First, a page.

IELTS for work permit in Canada | Language for foreign workers
Foreign workers in Canada must show their ability to do the job. Knowing one of the official languages of Canada could be an indication of this ability. However, do you need to take IELTS for a work permit in Canada? Let’s explore this question.
Table of contents
- Official languages of Canada and designated tests
- Taking the IELTS or another language test for a work permit application
- What if the job doesn’t require knowing English or French languages
- Do I need to submit an IELTS for a work permit in advance?
- What test results do you advise?
- Ask your questions!
Canada has two official languages: French and English. Consequently, you need to know at least one of them while working in Canada. To prove your language abilities, you may only take the following tests.
- CELPIP: Canadian English Language Proficiency Index Program (Only CELPIP General is acceptable. Don’t take General-LS)
- IELTS: International English Language Testing System (Only IELTS General is acceptable. Don’t take IELTS Academic)
- TEF Canada: Test d’évaluation de français
- TCF Canada: Test de connaissance du français
Of course, you only need to take one test per language. However, if you don’t know one of the languages, there is no need to take any tests. For example, if you know only English, then take IELTS or CELPIP. Moreover, the validity of each test is only two years.
Generally speaking, you may only work in Canada if you can perform the job. Paragraph 200(3)(a) of IRPR emphasizes this issue. Of course, knowing the local language reflects your capabilities. IRCC does consider the following factors to evaluate the language requirements:
- The content of your job offer (e.g., on the IMP application)
- The LMIA application (if applicable)
- The nature of the job
Officers’ focus is on your ability to do the job. Therefore, they don’t consider your ability to communicate outside the job environment. To evaluate your language skills, an officer may consider one or more of the following:
- The documents you have presented (e.g., your education credentials and the job offer)
- Conducting an interview
- Asking for a valid IELTS or other language test results
The first option is the most common one. However, the officers may consider the other two options.
Generally speaking, officers refuse an LMIA or work permit application that relies on non-official languages. Subsection 203(1.01) of IRPR emphasizes this issue. Therefore, it is risky to claim the job does not require any of the official languages of Canada. Nonetheless, on infrequent occasions, this could be the case. Regardless, you must present several documents to support your claim. I discourage my clients from making such a bold claim. When you work in Canada, you likely need some knowledge of English or French languages to work.
As I mentioned earlier, IELTS is not mandatory but could certainly help. Therefore, taking an IELTS General test and including your work permit application results is wise. Of course, you may take other trials from the list I posted earlier.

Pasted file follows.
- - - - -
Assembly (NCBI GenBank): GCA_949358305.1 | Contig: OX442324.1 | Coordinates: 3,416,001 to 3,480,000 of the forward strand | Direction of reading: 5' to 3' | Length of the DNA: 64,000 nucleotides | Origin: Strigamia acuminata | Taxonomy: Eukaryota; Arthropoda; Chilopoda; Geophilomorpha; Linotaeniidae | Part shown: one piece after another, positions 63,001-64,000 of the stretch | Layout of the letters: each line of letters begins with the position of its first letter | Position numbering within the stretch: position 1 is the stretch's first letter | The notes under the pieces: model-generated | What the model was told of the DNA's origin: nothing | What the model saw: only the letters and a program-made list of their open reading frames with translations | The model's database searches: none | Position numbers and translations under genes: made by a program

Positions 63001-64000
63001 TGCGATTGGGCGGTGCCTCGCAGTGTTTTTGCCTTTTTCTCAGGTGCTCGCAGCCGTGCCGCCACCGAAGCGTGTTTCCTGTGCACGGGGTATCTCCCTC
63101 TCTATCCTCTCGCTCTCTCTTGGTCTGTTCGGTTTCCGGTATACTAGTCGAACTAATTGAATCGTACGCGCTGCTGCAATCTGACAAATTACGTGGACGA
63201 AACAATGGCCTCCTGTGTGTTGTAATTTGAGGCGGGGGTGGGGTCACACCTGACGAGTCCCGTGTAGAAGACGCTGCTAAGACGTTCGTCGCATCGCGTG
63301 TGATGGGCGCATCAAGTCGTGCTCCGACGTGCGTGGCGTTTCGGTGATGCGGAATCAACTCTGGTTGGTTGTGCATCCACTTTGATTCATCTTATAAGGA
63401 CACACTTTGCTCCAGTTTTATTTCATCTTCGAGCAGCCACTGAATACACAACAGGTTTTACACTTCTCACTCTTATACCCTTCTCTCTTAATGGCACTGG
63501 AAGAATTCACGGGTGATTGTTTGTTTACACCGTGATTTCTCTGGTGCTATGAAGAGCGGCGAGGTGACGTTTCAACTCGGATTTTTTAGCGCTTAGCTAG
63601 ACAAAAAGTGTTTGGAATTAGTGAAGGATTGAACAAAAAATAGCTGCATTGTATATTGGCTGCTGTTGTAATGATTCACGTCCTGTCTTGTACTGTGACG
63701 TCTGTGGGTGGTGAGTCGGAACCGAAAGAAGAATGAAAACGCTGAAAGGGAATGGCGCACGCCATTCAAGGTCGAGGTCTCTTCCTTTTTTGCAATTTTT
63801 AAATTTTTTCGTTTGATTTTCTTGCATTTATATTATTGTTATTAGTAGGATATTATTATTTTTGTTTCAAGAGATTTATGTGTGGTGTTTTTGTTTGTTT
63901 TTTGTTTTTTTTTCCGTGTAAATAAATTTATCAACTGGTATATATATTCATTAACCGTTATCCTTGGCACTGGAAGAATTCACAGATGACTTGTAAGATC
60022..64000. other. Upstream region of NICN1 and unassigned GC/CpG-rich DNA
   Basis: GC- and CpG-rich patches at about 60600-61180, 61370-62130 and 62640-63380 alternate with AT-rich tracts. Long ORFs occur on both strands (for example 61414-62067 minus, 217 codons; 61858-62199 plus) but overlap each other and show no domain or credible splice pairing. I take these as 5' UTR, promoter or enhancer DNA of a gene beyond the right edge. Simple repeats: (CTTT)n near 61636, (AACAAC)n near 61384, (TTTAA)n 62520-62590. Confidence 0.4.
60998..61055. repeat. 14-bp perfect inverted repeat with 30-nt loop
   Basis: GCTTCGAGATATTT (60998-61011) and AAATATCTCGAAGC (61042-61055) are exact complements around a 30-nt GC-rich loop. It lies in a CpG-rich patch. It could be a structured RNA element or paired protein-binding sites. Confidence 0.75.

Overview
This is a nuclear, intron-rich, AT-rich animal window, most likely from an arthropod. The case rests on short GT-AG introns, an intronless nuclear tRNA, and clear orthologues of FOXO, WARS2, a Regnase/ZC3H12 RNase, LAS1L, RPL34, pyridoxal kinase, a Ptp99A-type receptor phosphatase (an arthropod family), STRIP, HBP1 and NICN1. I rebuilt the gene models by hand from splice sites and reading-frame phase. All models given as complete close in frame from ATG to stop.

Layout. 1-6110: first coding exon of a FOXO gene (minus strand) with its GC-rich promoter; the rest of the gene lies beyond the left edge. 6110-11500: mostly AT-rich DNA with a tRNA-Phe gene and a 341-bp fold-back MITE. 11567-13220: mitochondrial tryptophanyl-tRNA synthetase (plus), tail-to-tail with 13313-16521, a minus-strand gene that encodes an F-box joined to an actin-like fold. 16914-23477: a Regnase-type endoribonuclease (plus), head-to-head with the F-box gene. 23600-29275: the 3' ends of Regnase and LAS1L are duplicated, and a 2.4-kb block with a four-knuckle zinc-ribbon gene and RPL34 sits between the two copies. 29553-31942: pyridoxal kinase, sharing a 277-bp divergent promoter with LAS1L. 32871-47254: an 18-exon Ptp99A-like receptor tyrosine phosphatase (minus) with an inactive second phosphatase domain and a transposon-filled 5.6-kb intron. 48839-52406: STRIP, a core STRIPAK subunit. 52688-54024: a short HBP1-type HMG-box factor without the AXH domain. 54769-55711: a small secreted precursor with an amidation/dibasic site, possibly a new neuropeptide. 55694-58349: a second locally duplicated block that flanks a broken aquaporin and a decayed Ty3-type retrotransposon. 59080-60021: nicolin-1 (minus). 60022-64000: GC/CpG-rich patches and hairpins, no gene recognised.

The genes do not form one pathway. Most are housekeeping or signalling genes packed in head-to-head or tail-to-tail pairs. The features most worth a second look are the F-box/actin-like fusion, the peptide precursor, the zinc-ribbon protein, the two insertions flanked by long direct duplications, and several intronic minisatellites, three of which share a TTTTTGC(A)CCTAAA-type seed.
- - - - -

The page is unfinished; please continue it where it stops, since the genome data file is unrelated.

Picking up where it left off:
It is almost impossible to obtain IELTS test results for a work permit in Canada. However, the following tables could give you some hints on best practices.
IELTS for NOC 0 and A work permits and those NOC B jobs that require communication skills
Look at the position requirements. For example, if communication plays an important role, it is in your best interest to have test scores equivalent to or higher than the following table. By the way, click here for more information on NOC. Nonetheless, this table is not an official guideline by the government.
IELTS for NOC C and D work permits and those NOC B jobs that require fewer communication skills
If communication does not play an important role, it is in your best interest to have test scores equivalent to or higher than the following table. Nevertheless, this table is not an official guideline by the government.
I must emphasize that neither of these tables is official.
If you have a broad question about immigration to Canada, fill out the following form. However, for specific questions, please book a consultation session with me. Alternatively, you may fill out our free assessment form.
If you wish to visit or move to Canada, please fill out our free assessment form. We will review it for free, but we will contact you only if we find an opportunity for you. Alternatively, you may book a consultation session. Consultation sessions are not free, but you will receive formal advice from a licensed practitioner.
Fill our Free Canada Immigration Assessment Form in your language!
This article provides information of a general nature only. Considering the fluid nature of the immigration world, it may no longer be current. Of course, the item does not give legal advice. Therefore, do not rely on it as legal advice or immigration advice. Consequently, no one could hold us accountable for the content of these articles. Of course, if you have specific legal questions, you must consult a lawyer. Alternatively, if you are looking for immigration advice, book an appointment.
The characters and places in the articles:
All the characters and locations in the articles are fictional, unless otherwise clearly stated. Therefore, any resemblance in names, dates, and places is coincidental.
For our official addresses, trust this website only. We currently do not have offices outside Canada. Therefore, anyone who claims to be our agent is committing fraud. Also, note that we do not issue any work permits or study permits or similar documents. The government of Canada has the sole authority to issue such material.